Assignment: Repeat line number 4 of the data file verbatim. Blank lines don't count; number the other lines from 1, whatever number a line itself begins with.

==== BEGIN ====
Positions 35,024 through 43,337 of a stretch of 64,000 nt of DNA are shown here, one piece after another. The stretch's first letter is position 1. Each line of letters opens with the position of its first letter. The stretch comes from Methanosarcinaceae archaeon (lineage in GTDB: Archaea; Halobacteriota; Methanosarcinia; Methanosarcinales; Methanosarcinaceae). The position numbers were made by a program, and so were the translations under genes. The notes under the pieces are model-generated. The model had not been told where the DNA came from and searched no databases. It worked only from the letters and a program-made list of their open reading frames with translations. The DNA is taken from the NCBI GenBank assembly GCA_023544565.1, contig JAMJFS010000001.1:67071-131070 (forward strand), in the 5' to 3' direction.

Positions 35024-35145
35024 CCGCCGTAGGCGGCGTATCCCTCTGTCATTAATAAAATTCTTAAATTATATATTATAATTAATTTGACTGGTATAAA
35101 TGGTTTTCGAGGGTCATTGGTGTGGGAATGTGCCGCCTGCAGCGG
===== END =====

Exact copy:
35101 TGGTTTTCGAGGGTCATTGGTGTGGGAATGTGCCGCCTGCAGCGG